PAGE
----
UC Berkeley Lunch Poems

Morrison Library is full of patrons listening to Lunch Poems
A packed house listens to poet and Professor Robert Hass at Lunch Poems in Morrison Library. (Photo by Jami Smith/UC Berkeley Library)

Lunch Poems, Berkeley’s storied noontime poetry series, will be held in Morrison Library inside Doe Library. The series is free and open to all audiences.


dg nanouk okpik 
Oct. 5

portrait of okpik
Photo by Jode Perez

dg nanouk okpik is an Iñupiaq-Inuit poet from south-central Alaska. She is the author of Blood Snow, published in 2022 by Wave Books, and Corpse Whale, which received the American Book Award. Her work has been published in several anthologies, including New Poets of Native Nations and Infinite Constellations, from this year. Her awards include a 2023 Windham-Campbell Prize from Yale University and the 2022 May Sarton Award for Poetry from the American Academy of Arts & Sciences. okpik lives in Santa Fe, New Mexico, where she is a Lannan Foundation Fellow at the Institute of American Indian Arts.


Kay Gabriel 
Nov. 2

portrait of gabriel
Photo by Tess Mayer

Kay Gabriel is a poet and essayist. Her research focuses on contemporary anglophone poetry and poetics, trans studies, tragedy, adaptation, classical reception, and translation studies. She has taught at Princeton University, where she received her doctorate in classics, the Prison Teaching Initiative, the Bard Microcollege at Brooklyn Public Library, Naropa University, and the Poetry Project at St. Mark’s Church. With Andrea Abi-Karam, she co-edited We Want It All: An Anthology of Radical Trans Poetics, which was nominated for the Lambda Literary and Publishing Triangle awards. She is the author of the collections Kissing Other People or the House of Fame and A Queen in Bucks County.


Jesse Nathan
Dec. 7

portrait of nathan
Photo by Brett Hall Jones

Jesse Nathan was raised in Northern California and rural Kansas. His first book of poems, Eggtooth, was published by Unbound Edition Press in 2023. Nathan’s poetry has appeared in The New York Review of Books, The Paris Review, The New Republic, The American Poetry Review, The Kenyon Review, BOMB, The Nation, The Believer, Zyzzyva, and the inaugural issue of Revel, among other magazines. His work has been supported by fellowships from the Andrew W. Mellon Foundation, Stanford University, the Arts Research Center at UC Berkeley, Bread Loaf, the Community of Writers, the Ashbery Home School, and the Kansas Arts Commission.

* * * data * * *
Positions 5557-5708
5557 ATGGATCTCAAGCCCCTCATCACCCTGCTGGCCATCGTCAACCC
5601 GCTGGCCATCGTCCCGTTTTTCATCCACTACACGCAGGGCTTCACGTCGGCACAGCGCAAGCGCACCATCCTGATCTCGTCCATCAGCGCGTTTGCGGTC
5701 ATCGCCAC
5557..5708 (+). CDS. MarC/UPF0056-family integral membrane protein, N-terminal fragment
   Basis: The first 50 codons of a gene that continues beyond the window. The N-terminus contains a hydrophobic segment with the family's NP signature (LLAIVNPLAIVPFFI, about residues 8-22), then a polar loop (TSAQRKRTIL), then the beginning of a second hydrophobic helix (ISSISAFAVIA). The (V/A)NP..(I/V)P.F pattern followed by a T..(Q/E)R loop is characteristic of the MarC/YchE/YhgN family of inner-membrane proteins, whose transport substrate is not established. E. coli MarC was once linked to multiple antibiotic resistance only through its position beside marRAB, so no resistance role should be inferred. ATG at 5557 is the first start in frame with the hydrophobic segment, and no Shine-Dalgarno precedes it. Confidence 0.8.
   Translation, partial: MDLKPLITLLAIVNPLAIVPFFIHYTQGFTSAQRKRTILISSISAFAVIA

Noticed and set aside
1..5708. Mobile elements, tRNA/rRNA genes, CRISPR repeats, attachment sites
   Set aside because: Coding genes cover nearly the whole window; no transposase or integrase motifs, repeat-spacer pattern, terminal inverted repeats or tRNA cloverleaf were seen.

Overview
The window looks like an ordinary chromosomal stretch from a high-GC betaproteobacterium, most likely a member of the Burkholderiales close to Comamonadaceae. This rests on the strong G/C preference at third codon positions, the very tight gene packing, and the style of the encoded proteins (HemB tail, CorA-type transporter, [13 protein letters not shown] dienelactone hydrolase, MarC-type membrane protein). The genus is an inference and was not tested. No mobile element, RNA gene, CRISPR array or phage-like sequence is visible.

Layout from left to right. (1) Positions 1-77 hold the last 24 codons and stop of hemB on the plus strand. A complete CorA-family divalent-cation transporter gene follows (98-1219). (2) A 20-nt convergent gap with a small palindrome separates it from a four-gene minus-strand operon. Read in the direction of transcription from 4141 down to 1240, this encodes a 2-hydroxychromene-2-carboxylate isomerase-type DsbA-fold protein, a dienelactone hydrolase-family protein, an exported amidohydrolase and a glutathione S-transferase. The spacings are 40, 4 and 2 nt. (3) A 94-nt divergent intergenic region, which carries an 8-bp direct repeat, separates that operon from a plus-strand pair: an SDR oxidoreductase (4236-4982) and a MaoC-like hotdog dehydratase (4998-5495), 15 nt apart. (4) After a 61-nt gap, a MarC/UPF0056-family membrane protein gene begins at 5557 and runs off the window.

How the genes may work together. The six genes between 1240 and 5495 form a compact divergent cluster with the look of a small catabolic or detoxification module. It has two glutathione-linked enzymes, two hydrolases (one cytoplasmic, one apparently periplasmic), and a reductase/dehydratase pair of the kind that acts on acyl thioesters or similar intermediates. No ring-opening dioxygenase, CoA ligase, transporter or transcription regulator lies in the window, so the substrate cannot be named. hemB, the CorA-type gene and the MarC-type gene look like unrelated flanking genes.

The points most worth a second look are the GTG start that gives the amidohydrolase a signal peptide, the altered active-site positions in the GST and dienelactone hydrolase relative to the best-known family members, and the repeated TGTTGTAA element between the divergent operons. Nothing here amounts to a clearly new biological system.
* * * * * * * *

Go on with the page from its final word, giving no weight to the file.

Courtney Faye Taylor
Feb. 1

portrait of taylor
Photo by Lucas Carpenter

Courtney Faye Taylor is a writer and visual artist. She is the author of Concentrate, which was selected by Rachel Eliza Griffiths as the winner of the Cave Canem Poetry Prize. Concentrate was also awarded the 2023 Four Quartets Prize from the Poetry Society of America, and was named a finalist for the NAACP Image Awards, the Lambda Literary Awards, and the Society of Midland Authors Award. The collection has been featured in Publishers Weekly, Essence magazine, and the Los Angeles Times, and has been named among the “Best Poetry of the Last Year” by Ms. Magazine. Taylor earned her bachelor’s degree from Agnes Scott College and her MFA from the University of Michigan Helen Zell Writers’ Program. She is the winner of the 92Y Discovery Prize and an Academy of American Poets Prize.

Esther Belin
March 7

portrait of belin
Photo by Carrie Phillips

A Diné (Navajo) multimedia artist and writer, Esther Belin is the author of From the Belly of My Beauty, which won the American Book Award from the Before Columbus Foundation, and Of Cartography, both from the University of Arizona Press. She also served as an editor of The Diné Reader. She is a graduate of UC Berkeley, the Institute of American Indian Arts, and Antioch University. She considers the following locations her homeland: LA, Durango, and Diné bike'yah.



Brandon Shimoda
April 4

portrait of shimoda
Photo by Scott Tsuchitani

Brandon Shimoda is the author of several books of poetry and prose, including: The Grave on the Wall, recipient of the PEN Open Book Award; Evening Oracle, recipient of the William Carlos Williams Award from the Poetry Society of America; and his two-volume Tucson/desert book, The Desert. His latest work, Hydra Medusa, was published by Nightboat Books this year. He is an associate professor at Colorado College, and curator of the Hiroshima Library, an itinerant reading room/collection of books on the atomic bombings of Hiroshima and Nagasaki.


Available in an alternate format

To request this document in an alternative format, such as large-print or electronic, please contact the Library Communications Office at librarycommunications@berkeley.edu.

If you require accommodations to participate in this event, please contact Coordinator Noah Warren at poems-library@berkeley.edu or 401-632-8032, at least 7-10 days before the event. 

The Lunch Poems series, founded by Professor Robert Hass, is supported by Dr. and Mrs. Tom Colby, the UC Berkeley Library, the Morrison Library Fund, the Arts Research Center, the UC Berkeley English Department, the Deans’ Office of the College of Letters & Science, and Poets & Writers, Inc. For more information or to be added to the Lunch Poems mailing list, please email poems-library@berkeley.edu or follow @PoemsLunch on Twitter.